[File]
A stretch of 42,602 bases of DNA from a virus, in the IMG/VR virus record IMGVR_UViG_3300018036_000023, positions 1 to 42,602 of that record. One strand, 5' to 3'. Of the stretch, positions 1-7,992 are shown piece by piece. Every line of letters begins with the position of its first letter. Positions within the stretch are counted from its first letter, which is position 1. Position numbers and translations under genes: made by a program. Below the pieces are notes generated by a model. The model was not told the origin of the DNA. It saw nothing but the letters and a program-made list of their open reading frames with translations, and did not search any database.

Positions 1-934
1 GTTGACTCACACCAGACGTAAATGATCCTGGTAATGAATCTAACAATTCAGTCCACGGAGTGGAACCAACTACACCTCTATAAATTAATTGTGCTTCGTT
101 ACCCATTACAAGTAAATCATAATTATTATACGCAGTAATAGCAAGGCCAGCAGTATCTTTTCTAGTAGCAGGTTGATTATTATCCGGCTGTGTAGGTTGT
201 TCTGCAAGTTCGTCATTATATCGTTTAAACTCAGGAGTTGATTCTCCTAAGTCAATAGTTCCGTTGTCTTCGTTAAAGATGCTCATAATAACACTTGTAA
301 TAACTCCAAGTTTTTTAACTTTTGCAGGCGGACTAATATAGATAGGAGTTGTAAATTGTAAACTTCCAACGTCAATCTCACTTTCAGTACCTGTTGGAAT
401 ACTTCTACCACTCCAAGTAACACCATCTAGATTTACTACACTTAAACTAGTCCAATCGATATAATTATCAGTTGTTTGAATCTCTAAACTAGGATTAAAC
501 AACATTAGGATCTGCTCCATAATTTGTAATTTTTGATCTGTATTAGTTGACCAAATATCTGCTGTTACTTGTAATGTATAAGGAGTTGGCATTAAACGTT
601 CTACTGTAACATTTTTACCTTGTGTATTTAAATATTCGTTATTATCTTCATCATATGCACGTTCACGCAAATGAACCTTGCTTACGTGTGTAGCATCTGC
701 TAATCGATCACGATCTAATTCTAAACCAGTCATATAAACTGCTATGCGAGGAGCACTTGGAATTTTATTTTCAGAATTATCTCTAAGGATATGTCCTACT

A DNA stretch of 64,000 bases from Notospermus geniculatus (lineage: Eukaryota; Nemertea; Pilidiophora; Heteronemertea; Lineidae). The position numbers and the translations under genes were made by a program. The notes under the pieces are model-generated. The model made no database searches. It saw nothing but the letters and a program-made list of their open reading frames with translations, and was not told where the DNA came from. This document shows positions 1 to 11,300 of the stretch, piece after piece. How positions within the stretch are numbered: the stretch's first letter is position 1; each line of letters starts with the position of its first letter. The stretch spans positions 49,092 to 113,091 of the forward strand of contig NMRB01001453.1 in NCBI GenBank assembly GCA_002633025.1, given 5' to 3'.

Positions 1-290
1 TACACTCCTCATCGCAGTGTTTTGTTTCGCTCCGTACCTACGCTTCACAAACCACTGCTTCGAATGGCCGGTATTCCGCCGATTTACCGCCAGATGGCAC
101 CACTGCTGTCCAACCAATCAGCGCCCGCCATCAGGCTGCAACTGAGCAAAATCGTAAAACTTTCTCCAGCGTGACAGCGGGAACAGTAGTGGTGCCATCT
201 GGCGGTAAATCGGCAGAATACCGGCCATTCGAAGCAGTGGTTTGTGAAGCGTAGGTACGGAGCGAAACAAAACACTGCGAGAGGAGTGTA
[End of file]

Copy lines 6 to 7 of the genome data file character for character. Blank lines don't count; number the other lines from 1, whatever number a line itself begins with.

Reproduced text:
301 TAACTCCAAGTTTTTTAACTTTTGCAGGCGGACTAATATAGATAGGAGTTGTAAATTGTAAACTTCCAACGTCAATCTCACTTTCAGTACCTGTTGGAAT
401 ACTTCTACCACTCCAAGTAACACCATCTAGATTTACTACACTTAAACTAGTCCAATCGATATAATTATCAGTTGTTTGAATCTCTAAACTAGGATTAAAC